SARAH EL DEEB
CAIRO (AP) -- An Egyptian fact-finding mission determined that Hosni Mubarak watched the uprising against him unfold through a live TV feed at his palace, despite his later denial that he knew the extent of the protests and crackdown against them, a member of the mission said Wednesday.
The mission's findings increase pressure for a retrial of the 84-year old ousted president, who is already serving a life sentence for the deaths of 900 protesters. But its report could hold both political gains and dangers for his successor, Mohammed Morsi. A new prosecution of Mubarak would be popular, since many Egyptians were angered that he was convicted only for failing to stop the killing of protesters, rather than for ordering the crackdown.
But the report also implicates the military and security officials in protester deaths. Any move to prosecute them could spark a backlash from powerful generals and others who still hold positions under Morsi's government.
Rights activists said they would watch carefully how aggressively Morsi pursues the evidence, detailed by a fact-finding mission he commissioned.
"This report should be part of the democratic transformation of Egypt and restructuring of security agencies," Ahmed Ragheb, a member of the commission and a rights lawyer, told The Associated Press. "At the end of the day, there will be no national reconciliation without revealing the truth, and ensuring accountability."
Morsi, an Islamist from the Muslim Brotherhood, asked the commission to send the report to the chief prosecutor Talaat Abdullah to investigate new evidence, his office said Wednesday.
Morsi recently appointed Abdullah to replace a Mubarak holdover who many considered an obstacle to strongly prosecuting former regime officials. Some judges criticized the appointment as a political move to continue to wield leverage over the prosecutor post.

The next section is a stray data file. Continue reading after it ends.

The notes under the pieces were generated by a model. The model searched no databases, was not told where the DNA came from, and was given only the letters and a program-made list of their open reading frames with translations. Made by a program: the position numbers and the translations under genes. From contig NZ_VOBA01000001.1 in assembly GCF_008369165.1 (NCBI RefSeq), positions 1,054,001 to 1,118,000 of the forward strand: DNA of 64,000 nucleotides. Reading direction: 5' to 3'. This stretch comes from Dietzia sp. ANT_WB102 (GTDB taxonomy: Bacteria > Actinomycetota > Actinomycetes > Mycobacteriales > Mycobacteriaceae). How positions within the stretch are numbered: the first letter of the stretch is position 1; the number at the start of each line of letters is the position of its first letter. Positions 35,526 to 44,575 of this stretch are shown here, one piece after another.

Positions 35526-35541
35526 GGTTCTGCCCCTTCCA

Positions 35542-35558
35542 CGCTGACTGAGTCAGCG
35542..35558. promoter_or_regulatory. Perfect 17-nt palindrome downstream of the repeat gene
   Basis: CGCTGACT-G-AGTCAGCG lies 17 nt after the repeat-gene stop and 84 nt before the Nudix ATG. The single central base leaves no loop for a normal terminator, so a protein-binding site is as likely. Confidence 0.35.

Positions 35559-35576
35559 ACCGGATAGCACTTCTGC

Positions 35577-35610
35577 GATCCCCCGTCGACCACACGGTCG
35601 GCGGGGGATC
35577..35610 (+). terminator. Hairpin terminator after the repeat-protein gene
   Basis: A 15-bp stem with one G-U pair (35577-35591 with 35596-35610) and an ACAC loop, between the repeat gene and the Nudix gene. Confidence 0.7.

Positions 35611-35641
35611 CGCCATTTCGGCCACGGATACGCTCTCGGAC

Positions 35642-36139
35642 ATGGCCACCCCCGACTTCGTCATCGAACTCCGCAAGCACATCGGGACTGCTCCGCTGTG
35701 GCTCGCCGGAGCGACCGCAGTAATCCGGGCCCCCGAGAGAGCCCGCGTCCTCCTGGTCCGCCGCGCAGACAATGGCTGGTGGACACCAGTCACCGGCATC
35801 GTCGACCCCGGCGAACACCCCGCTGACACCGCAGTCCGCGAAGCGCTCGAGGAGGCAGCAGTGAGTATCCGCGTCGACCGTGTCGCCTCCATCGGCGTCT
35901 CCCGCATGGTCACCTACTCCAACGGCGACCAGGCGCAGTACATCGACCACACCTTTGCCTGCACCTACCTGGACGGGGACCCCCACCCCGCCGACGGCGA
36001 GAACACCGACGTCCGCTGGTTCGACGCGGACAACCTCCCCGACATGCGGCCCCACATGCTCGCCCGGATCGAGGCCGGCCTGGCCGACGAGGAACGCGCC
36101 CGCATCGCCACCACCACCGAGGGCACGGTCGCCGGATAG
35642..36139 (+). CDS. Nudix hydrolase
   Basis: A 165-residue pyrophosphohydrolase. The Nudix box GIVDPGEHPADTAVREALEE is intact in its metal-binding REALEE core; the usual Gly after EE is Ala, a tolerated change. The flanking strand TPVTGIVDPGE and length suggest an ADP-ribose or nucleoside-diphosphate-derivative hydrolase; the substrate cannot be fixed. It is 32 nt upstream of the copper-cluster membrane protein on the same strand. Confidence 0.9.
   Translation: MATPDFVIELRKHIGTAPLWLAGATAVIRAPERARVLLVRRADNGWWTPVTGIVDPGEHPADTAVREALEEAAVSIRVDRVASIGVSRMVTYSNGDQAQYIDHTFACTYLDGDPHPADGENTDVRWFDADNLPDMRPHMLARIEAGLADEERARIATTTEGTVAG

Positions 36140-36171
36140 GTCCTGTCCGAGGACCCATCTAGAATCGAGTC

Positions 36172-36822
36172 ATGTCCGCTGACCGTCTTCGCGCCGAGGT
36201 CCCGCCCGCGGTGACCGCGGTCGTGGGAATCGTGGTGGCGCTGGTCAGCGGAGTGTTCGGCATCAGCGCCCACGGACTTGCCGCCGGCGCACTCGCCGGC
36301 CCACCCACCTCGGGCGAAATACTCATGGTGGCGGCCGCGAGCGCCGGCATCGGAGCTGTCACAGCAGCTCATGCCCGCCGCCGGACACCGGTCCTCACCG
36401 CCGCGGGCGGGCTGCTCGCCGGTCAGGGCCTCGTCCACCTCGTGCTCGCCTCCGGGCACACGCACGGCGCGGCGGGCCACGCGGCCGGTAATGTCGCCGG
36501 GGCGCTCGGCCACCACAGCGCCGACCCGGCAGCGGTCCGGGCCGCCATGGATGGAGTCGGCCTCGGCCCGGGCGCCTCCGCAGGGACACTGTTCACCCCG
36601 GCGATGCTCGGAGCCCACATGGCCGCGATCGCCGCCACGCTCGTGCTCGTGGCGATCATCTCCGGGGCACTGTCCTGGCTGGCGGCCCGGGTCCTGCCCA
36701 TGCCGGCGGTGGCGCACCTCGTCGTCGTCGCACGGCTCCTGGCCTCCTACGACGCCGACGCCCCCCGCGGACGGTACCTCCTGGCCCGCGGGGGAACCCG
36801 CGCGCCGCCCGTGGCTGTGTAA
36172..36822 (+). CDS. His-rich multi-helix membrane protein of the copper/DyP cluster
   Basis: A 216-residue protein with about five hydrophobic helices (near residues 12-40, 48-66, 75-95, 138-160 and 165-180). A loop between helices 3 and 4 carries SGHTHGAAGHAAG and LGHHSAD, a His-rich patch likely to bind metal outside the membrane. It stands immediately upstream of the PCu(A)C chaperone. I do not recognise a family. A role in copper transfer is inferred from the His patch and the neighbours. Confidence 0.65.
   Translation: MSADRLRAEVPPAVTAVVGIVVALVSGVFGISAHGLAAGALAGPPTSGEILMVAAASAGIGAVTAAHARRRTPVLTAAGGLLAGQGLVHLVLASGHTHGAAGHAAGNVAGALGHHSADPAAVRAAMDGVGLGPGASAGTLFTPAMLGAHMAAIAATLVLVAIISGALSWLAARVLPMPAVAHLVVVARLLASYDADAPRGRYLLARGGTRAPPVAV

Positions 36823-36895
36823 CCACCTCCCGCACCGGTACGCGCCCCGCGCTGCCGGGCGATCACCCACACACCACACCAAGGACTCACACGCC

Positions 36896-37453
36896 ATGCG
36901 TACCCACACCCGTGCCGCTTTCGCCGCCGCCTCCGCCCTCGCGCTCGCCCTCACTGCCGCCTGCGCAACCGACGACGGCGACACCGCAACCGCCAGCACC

The case will be a test whether Abdullah will conduct a thorough process of holding officials responsible. Some rights activists were already disappointed that Morsi didn't empower the fact-finding commission itself to turn the investigations into prosecutions and avoid political influence.
The 700-page report on protester deaths the past two years was submitted Wednesday to Morsi by the commission, made up of judges, rights lawyers, and representatives from the Interior Ministry and the intelligence, as well as families of victims.
Morsi formed the commission soon after coming to office in June as Egypt's first freely elected president after campaign promises to order retrials of former regime figures if new evidence was revealed.
The trial of Mubarak and other figures from his regime left the public deeply unconvinced justice was done. The prosecution was limited in scope, focusing only on the first few days of the 18-day uprising and on two narrow corruption cases. Lawyers have since criticized the case as shoddy, based mainly on evidence collected by battered and widely hated police in the days following the uprising.
In the verdicts last summer, Mubarak and his two sons were acquitted on corruption charges. His former interior minister was convicted and sentenced to life in prison for complicity in the crackdown, while six top security aides were acquitted for lack of evidence.
Mubarak was convicted to a life sentence of failing to prevent the deaths of protesters during the uprising, which ended with his fall on Feb. 11, 2011. Many Egyptians believed he should have been held responsible for ordering the killings, in addition to widespread corruption, police abuse and political wrongdoing under his regime.
One key new finding by the commission was that Mubarak closely monitored the crackdown.
Ragheb said state TV had designated an encrypted satellite TV station that fed live material from cameras installed in and around Tahrir Square directly to Mubarak's palace throughout clashes between protesters and security forces.
"Mubarak knew of all the crimes that took place directly. The images were carried to him live, and he didn't even need security reports," said Ragheb. "This entails a legal responsibility" in the violence against the protesters, including the infamous Camel Battle, where men on horses and camel and other Mubarak supporters stormed Tahrir.
At least 11 people are said to have been killed in that attack, and some 25 former ruling party members tried in the case were acquitted.
In questioning for his trial, Mubarak said he was kept in the dark by top aides as to the gravity of the situation, and fended off charges that he ordered or knew of the deadly force.
Khaled Abu Bakr, another lawyer who represented some of the victims in the uprising, said a retrial could "add more jail time if new charges appeared, and it could also change the penalty from life sentence to the death penalty."